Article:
That metric is hard to measure, so should it be measured and judged missing or present? After being around some fellow Christians for quite awhile, it became evident that some are on fire for Jesus, but they outwardly look like a normal citizen in secular society. They quietly study the Word. Without fanfare they attend worship. They are in prayer quietly in their home. They are on fire. It just cannot be easily seen, let alone casually judged.

  6. Mark Kummer

    Jon, were you raised as a christian? If so can we blame your atheism on some sort of falling out. Supposedly Gandhi would have converted to Christianity except for the Christians. I think Bertrand Russell’s father or grandfather was excommunicated for defending Darwin. As far as Hitler goes he didn’t allow the clergy at funerals, he had a large number of followers that were anti religion, and he once said โ€œThe Christian-Jewish pestilence is surely approaching its end now. It is simply dreadful, that a religion has even been possible, that literally eats its God in Holy Communion.โ€ So what ever connection to the Catholic Church or atheism that a person wants to make would be incorrect. Hitler was a totalitarian murderer that was so egocentric that his belief system had him as the fรผhrer, the leader, and probably the savior. He was his own God. Mr. Lindgren, thanks for your letters, I find them very interesting and there is no blame in becoming a free thinking atheist, definitely a logical conclusion for many people.

    1. Mark 11:16 Thank you for the comment.

      One of my steps toward not believing was the experience of being a Mayor. Perhaps every Mayor, Governor and President has had the same experience. Someone comes in and says he knows the ultimate truth about God and all the others who make the same claim do not. Because of this, he says, his views should be put into law.

      Just last week Jess Sessions used the Bible to justify separating small children from their parents. Putting the Christian religion into laws and policies goes on daily. That is why I blog.

      Thanks again.

      1. Mark

        I think that people like Sessions can find a reason for what they want in the bible. It is reprehensible to separate children from their parents especially after a fatiguing journey. Some of the descriptions of what would happen to them if they stayed in Central America are horrific. I watched a pastor on TV scold a local church for not including dinosaurs on the Arc. He said that they could have been dinosaur eggs. The genocide, punishment, and fear from parts of the bible are impossible to believe would be done by God. Larry King was asked what would he say to God when he gets to heaven. His response “why were you so mean?” Fredric Douglass opposed the use of the bible to keep slaves in slavery. I never have understood the quote of Jesus about slaves being subject to their masters. But I believe that Christianity at its core has the two parts. Number one is love God with your whole heart. (God is perfectly described in Corinthians 13:4-8) and the second is love your neighbor as yourself. The rest is subject to scrutiny or is worthless dogma. Trump’s continual assault on the press is hurting the nation. A good opinion page is crucial at this point in our history and you contribute greatly to it. Thanks.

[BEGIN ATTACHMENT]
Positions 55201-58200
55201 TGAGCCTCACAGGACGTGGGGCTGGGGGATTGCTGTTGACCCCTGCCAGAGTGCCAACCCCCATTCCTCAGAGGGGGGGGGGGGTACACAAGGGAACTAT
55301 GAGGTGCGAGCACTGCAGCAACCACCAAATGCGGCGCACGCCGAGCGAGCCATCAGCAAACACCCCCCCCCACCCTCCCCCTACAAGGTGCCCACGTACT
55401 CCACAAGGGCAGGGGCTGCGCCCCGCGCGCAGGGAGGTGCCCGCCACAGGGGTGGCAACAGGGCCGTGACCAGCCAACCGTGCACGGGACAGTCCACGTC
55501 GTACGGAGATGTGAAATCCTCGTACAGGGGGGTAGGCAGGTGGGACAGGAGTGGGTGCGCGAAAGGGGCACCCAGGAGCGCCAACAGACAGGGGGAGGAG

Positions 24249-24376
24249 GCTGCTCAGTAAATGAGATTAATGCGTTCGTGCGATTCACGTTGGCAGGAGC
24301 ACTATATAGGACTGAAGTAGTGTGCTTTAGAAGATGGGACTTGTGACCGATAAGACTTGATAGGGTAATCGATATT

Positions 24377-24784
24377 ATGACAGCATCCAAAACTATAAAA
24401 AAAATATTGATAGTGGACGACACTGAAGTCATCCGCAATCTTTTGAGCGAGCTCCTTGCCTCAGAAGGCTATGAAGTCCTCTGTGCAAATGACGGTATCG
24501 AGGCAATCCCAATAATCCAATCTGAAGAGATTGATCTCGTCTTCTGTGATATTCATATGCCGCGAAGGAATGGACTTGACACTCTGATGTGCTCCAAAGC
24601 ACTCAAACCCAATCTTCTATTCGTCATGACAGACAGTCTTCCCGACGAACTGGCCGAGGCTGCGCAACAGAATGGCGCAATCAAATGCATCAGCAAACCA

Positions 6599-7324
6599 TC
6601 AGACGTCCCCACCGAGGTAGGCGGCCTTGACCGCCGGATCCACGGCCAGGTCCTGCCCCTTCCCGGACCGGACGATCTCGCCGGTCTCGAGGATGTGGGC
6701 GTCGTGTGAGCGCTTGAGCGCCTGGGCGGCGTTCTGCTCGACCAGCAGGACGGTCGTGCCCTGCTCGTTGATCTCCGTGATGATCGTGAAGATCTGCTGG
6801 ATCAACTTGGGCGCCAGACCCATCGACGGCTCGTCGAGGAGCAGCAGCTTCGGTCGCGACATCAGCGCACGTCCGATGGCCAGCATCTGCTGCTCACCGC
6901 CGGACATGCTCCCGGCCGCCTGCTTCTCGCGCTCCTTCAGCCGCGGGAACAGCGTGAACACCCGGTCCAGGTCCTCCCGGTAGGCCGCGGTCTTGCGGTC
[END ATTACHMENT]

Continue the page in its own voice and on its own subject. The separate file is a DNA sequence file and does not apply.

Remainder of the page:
7. Mark

    One more comment, I taught American History for a few years and I believe that the percent of American Indians that were killed by disease was about 90%. Many times in history it is no coincidence that two major events happen in the same year. In 1492 Columbus sailed the Ocean Blue. In that same year the Spanish had finally defeated the Moors and were able to afford to fund the Columbus expedition. With that many native people dying the European cultures including their religions became the norm in the Americas. Differences in the people sent to the Americas by The English, more family units, and the Spanish, more males seeking riches, also had a great impact on the ethnic groups of today. Thanks again Mr. Lindgren